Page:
There is no meaning to the phrase "making Sequence.reversed() return Self". It's not something you could write. Sequence doesn't provide sufficient building blocks to make it possible as a default implementation. How would you implement it?

I'm not sure what you mean by "missing default implementation".

Currently, all implementations of Sequence get an implementation of reversed, because it's defined entirely in terms of capabilities Sequence has. This means that you can write, for example:

extension Sequence where Element: Equatable {
  var isPalindrome: Bool {
    // not the most efficient algorithm but hey
    return self.elementsEqual(self.reversed())
  }
}

To clarify your question: are you asking, what happens if a type doesn't implement reversed? It isn't possible. It is defined by definition on all sequences, because all it uses is iteration (and array construction).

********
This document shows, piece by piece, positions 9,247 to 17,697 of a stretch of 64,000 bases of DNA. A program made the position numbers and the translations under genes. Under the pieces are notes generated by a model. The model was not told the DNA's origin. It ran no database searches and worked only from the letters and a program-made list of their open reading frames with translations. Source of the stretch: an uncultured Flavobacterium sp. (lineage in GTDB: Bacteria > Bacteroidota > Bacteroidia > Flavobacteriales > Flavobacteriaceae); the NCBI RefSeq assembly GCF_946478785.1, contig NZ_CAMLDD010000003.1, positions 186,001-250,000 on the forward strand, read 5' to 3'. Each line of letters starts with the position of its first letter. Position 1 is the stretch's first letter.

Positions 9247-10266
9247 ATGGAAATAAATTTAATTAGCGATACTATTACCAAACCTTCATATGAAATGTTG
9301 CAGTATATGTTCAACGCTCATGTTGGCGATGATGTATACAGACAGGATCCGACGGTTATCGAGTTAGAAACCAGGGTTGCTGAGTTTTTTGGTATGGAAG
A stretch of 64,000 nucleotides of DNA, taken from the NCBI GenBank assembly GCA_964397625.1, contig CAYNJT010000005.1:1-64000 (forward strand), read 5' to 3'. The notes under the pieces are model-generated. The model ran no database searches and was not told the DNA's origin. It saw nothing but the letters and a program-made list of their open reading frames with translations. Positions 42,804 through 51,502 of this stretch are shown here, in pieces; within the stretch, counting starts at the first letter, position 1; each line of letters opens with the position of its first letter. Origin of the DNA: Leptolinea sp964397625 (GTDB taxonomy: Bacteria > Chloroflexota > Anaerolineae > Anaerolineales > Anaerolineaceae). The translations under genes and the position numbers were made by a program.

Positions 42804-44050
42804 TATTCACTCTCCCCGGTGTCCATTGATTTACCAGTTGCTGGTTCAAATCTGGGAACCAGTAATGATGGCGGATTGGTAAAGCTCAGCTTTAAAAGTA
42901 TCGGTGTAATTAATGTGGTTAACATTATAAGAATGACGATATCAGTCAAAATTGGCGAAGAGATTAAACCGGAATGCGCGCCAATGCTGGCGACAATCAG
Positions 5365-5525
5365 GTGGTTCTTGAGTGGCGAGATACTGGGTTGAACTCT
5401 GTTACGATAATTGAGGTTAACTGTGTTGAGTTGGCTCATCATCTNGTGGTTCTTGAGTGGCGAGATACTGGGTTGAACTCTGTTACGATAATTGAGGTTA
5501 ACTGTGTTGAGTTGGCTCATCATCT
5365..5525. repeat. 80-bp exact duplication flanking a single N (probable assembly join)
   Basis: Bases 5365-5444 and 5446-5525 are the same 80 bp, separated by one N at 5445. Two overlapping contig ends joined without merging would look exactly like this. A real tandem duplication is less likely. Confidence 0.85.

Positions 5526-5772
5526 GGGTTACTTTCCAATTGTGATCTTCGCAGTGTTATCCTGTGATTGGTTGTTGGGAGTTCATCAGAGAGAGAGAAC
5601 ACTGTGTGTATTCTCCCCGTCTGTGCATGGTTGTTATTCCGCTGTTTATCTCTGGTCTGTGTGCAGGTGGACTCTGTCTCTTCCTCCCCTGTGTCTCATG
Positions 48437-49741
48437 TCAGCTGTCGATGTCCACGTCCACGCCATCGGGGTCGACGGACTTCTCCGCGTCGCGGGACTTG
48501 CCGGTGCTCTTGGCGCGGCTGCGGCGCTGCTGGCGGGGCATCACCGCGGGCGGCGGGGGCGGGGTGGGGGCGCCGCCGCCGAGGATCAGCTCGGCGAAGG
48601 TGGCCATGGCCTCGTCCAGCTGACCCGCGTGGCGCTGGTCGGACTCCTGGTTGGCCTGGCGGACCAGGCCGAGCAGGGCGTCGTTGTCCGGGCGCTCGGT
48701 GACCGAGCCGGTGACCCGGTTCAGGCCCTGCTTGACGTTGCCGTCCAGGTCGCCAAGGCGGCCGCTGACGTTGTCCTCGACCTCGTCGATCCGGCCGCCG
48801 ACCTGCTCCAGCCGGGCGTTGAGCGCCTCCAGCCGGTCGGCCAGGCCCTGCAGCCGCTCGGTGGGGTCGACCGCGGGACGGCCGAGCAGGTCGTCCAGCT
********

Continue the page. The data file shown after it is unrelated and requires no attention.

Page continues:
If it wasn't defined as en extension on Sequence, but instead defined concretely on various types, then it would not be possible to write the above generic code. reversed just wouldn't be a method available on Sequence. Only on concrete types.

Alternatively, if what you mean is "Sequence should have a requirement that it provide a method, reversed that returns Self", then this would eliminate a large number of concrete types from implementing Sequence. This would not be a good thing.

For more on why ReversibleSequence probably isn't a good road to go down, I'd suggest watching Doug's discussion of this as part of the "Swift Generics" WWDC video this year.

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Having said that, it think having Sequence.reversed(_:) be a required method that returns an opaque Sequence where _.Element == Element might have been nice. But I'm not sure that could be retrofitted in even if we had opaque types.

Tangentially related, in a world with opaque types, if a protocol requirement returned an opaque type could a type implementing that protocol publicly return a concrete type and have it get treated as opaque in a generic context, or would it have to be written as returning an opaque type?